Jeremiah also mentions the judgment of Babylon and even the judgment of the whole wide world. One day God will bring His just judgment on “all the inhabitants of the earth” (Jeremiah 25:29-30). 

A special warning is given to the shepherds (Jeremiah 25:34-36) that the Good, Chief, and Great Shepherd is on His way, like a lion who has left his lair.

2 Thessalonians 2:1-17

The Thessalonians were tempted to be “shaken-up-and-out” by the tribulations they were experiencing due to a lying letter they’d received. Paul wrote to assure them, that they had not missed the rapture and they were not experiencing the Great Tribulation Period.

The falling away mentioned in 2 Thessalonians 2:3 may be speaking of a great apostasy (the Greek word is apostasia) when the church departs from the faith. It may also be in reference to the rapture of the church. As Pastor Chuck Smith writes, “…the word can refer to the departure of the saints, the rapture of the church. The Day of the Lord will not take place until there is first a departure, such as when the church departs to be with the Lord.” Either way, Paul lets the Thessalonians know that certain events had to take place to usher in the Tribulation Period and the eventual Coming of Christ.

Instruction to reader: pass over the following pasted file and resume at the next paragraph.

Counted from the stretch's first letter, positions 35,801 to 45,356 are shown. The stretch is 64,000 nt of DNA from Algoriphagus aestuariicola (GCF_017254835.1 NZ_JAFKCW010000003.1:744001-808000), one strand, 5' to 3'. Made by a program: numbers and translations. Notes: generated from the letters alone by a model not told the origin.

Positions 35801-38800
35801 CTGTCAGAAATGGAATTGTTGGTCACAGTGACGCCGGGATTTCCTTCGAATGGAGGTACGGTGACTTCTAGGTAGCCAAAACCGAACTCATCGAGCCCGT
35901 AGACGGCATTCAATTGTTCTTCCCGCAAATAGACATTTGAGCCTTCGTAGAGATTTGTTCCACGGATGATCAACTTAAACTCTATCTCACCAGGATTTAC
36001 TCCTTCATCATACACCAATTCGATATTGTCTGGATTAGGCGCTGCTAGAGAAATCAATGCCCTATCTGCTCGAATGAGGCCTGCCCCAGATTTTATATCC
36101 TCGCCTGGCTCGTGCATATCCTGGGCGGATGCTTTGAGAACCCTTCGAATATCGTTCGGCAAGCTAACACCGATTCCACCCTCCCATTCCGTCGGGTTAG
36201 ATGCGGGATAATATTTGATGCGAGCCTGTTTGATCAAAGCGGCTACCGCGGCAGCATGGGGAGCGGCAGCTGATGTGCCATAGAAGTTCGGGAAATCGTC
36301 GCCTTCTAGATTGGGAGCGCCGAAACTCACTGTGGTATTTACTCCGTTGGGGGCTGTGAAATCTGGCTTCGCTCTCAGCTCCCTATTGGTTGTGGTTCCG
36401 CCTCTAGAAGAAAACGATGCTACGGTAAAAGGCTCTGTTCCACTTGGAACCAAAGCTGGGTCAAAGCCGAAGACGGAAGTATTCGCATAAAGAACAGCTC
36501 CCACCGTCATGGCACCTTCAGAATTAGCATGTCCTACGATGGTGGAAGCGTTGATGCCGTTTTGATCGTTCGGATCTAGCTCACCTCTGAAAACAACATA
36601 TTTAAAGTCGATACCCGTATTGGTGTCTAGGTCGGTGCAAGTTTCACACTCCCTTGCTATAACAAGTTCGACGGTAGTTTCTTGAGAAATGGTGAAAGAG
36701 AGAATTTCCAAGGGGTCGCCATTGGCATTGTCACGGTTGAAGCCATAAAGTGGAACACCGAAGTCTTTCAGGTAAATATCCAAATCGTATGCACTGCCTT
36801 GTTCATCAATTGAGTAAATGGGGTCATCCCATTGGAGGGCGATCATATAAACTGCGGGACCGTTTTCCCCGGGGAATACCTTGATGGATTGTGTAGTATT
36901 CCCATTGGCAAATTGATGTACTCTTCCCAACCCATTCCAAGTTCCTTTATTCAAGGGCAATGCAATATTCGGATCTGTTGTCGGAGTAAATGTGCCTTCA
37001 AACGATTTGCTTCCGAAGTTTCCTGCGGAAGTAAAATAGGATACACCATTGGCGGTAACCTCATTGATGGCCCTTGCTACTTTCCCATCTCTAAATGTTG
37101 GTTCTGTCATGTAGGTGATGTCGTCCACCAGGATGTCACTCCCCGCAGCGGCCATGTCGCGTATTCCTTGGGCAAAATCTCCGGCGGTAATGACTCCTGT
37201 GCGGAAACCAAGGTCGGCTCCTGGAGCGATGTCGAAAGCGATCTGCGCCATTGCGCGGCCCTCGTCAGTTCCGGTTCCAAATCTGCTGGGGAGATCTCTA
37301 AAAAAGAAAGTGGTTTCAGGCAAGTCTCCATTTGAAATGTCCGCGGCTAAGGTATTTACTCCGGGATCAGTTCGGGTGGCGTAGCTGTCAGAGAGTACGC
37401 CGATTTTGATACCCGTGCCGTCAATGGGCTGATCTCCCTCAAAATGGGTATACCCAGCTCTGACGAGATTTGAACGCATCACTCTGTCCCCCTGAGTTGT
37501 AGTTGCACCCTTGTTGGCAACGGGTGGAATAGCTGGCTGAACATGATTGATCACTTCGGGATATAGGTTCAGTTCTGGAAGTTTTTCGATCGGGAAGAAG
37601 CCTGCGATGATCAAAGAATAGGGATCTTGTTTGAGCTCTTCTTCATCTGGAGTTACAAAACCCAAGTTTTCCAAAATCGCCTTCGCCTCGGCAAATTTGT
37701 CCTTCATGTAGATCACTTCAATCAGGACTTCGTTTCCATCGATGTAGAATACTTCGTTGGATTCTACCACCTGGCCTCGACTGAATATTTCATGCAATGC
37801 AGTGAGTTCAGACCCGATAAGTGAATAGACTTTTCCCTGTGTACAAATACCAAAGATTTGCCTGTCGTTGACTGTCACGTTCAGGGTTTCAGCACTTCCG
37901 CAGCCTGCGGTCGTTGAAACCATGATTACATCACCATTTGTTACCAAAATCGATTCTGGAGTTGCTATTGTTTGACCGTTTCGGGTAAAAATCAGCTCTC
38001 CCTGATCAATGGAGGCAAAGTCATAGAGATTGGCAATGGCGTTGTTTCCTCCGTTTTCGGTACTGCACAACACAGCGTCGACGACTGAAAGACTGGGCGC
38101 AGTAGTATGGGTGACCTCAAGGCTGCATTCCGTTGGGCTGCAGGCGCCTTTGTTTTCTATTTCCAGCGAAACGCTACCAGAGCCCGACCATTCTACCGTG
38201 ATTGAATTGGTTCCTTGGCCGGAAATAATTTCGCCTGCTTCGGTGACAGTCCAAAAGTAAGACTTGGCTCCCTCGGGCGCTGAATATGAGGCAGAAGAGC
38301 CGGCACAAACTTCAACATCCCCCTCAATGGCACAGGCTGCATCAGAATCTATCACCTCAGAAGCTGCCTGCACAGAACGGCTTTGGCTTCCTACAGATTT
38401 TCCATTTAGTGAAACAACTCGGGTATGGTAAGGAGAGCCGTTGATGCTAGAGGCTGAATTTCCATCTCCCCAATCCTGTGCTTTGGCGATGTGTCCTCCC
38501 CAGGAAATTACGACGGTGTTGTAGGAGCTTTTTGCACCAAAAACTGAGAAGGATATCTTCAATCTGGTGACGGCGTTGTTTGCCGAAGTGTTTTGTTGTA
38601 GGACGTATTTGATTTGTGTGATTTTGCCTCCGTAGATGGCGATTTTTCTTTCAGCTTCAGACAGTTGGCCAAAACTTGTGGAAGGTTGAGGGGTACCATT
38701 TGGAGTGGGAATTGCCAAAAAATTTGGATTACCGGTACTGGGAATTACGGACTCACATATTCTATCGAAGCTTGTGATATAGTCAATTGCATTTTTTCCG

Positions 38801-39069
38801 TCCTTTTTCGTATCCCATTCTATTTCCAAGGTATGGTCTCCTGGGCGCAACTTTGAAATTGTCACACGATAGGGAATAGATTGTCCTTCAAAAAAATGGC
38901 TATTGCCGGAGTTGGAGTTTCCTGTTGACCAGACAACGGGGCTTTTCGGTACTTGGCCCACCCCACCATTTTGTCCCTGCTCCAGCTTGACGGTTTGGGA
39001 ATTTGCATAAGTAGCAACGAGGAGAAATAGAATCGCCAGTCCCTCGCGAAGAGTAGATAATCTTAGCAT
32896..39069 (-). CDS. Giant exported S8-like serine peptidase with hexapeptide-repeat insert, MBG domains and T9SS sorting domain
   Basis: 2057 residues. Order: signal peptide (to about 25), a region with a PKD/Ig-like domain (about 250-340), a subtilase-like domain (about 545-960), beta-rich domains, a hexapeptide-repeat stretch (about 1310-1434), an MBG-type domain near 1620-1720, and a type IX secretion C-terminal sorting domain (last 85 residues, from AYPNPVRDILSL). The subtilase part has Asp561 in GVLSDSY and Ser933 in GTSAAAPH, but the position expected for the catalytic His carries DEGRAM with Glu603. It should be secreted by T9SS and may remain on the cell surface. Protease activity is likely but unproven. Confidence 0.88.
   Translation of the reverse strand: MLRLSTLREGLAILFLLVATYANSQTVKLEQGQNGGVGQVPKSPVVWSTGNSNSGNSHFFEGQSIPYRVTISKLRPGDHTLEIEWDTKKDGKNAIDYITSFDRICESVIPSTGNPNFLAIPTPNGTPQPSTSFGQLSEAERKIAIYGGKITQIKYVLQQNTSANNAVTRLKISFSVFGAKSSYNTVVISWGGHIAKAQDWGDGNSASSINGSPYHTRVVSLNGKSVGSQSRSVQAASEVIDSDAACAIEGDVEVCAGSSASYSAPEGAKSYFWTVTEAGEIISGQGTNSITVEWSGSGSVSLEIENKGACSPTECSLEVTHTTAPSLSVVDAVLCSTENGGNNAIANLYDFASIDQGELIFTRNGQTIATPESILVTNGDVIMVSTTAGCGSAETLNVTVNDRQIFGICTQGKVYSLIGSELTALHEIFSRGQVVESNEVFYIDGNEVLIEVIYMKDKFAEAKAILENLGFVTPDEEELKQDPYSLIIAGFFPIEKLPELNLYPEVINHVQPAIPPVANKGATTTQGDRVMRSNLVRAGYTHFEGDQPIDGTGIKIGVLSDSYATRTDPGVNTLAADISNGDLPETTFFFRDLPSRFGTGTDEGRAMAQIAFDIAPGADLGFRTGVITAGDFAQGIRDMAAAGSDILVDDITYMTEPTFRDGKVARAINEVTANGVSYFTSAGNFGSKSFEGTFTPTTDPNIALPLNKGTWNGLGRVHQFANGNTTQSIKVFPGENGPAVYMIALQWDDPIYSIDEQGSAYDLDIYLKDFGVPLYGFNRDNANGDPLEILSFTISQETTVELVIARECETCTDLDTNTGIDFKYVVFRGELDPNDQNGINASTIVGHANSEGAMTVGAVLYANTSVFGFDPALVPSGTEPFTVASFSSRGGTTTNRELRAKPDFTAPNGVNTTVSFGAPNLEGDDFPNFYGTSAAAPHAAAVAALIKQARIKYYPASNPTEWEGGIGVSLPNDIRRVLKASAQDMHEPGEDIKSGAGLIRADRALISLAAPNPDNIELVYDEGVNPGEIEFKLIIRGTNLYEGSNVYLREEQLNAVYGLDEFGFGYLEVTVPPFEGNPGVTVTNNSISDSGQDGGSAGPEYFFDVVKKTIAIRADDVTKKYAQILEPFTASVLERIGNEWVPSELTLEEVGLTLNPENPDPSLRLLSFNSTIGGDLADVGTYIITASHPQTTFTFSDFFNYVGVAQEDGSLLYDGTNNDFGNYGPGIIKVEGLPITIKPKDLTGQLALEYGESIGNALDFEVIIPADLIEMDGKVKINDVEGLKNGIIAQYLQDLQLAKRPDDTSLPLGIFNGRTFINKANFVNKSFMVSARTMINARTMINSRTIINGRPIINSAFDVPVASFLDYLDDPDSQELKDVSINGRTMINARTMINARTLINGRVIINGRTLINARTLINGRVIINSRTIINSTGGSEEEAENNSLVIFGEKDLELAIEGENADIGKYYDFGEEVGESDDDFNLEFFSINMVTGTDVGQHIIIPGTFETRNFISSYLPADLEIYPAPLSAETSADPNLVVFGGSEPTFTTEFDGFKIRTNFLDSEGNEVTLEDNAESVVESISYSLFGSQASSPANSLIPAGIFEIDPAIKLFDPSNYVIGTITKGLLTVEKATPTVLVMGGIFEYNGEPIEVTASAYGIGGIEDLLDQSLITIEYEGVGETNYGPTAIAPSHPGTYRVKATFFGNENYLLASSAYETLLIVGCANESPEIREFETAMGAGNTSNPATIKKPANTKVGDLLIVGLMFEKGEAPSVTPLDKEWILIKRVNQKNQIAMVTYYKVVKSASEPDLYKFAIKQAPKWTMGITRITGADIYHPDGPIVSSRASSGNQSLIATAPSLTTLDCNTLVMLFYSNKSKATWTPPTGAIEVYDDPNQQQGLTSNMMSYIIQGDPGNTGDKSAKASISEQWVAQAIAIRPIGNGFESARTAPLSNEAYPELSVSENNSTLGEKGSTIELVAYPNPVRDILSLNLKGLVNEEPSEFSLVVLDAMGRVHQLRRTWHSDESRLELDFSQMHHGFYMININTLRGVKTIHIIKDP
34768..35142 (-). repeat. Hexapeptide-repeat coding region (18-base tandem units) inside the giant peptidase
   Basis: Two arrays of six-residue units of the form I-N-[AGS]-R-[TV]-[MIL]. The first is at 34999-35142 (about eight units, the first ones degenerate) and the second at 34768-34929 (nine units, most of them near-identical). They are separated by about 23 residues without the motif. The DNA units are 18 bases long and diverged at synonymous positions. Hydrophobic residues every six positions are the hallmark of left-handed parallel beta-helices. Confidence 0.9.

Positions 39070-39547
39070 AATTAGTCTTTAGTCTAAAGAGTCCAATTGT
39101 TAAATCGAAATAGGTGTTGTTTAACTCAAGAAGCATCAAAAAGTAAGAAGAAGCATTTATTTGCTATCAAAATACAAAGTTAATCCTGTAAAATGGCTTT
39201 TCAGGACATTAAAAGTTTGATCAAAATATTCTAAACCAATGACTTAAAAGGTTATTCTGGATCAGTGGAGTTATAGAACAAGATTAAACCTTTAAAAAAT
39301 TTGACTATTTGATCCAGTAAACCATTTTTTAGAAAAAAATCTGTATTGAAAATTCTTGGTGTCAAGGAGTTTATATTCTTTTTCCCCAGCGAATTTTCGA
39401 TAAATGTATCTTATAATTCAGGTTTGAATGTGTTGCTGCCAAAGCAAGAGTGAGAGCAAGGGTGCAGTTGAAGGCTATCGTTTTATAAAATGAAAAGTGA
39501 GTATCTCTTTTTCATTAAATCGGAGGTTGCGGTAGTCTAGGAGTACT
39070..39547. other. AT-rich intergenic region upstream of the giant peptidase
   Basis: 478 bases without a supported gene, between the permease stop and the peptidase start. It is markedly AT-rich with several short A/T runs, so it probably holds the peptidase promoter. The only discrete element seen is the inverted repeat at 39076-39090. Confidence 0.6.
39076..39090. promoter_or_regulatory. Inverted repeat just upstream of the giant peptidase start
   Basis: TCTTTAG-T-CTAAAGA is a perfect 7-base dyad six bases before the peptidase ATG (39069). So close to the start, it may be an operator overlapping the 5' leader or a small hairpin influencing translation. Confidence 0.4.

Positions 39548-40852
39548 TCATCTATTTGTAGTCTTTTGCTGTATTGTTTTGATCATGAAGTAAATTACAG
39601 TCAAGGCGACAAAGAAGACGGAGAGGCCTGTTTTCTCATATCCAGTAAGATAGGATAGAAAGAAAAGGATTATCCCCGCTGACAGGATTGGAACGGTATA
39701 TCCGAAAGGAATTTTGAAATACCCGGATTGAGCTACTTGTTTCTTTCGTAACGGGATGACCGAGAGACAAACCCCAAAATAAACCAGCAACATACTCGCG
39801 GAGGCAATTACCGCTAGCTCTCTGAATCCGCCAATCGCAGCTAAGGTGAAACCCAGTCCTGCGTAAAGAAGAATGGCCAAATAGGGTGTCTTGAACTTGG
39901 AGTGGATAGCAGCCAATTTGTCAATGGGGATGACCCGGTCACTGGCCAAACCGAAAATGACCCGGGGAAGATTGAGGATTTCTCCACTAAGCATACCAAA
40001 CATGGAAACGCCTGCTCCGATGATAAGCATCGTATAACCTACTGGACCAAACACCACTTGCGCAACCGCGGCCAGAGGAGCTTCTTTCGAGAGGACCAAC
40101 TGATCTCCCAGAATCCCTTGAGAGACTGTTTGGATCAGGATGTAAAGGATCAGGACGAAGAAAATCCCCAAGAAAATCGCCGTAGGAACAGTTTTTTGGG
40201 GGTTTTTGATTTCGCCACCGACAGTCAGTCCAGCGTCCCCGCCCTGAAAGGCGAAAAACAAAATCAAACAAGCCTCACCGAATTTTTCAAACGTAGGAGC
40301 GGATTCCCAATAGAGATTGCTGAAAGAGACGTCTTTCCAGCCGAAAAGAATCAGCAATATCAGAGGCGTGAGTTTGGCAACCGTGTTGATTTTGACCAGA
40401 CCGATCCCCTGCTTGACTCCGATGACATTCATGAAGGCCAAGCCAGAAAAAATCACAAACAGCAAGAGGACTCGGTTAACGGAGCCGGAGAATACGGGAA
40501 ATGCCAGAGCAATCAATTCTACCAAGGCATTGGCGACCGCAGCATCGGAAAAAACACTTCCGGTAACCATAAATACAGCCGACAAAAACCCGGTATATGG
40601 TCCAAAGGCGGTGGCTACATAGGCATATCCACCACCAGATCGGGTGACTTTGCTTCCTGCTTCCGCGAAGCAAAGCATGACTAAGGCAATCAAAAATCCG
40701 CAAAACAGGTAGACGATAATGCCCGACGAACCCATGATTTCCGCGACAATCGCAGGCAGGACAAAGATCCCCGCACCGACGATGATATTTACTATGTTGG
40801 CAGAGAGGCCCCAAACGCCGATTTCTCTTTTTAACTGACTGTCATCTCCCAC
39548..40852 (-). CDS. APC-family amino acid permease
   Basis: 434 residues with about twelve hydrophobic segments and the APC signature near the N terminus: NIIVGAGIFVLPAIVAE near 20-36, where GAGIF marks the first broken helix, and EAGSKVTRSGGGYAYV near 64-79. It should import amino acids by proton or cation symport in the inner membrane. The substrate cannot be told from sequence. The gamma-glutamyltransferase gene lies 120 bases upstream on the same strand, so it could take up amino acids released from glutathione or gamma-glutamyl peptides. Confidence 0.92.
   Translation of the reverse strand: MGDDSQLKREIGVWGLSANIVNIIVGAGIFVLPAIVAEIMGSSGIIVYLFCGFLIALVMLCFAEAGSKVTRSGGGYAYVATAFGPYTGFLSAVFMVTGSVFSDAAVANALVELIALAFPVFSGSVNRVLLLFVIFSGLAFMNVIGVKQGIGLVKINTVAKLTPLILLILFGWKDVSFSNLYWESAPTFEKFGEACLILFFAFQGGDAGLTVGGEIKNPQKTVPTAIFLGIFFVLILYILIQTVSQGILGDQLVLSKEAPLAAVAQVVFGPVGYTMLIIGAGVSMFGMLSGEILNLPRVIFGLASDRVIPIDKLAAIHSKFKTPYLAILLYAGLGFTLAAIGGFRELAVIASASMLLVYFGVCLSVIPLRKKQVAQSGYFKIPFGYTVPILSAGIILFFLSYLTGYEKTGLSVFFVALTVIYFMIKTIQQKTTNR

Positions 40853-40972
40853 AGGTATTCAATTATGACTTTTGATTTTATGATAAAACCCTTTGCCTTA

The falling away had to take place first (Rapture of the Church or apostasy).

The Anti-Christ had to be revealed. This son of perdition will exalt himself, declaring himself to be God as he sits in the future Jewish Temple (this is called the Abomination of Desolation spoken of in Daniel 12:11; Matthew 24:15 and Mark 13:14).

The mystery of lawlessness is already at work, the only thing holding the Anti-Christ back is the work of the Holy Spirit in the church (this is He who now restrains), but when the rapture takes place, the times of the Gentiles will be fulfilled, the church will be taken out of the way. The Holy Spirit will then be poured out on the Jews (Romans 11:25).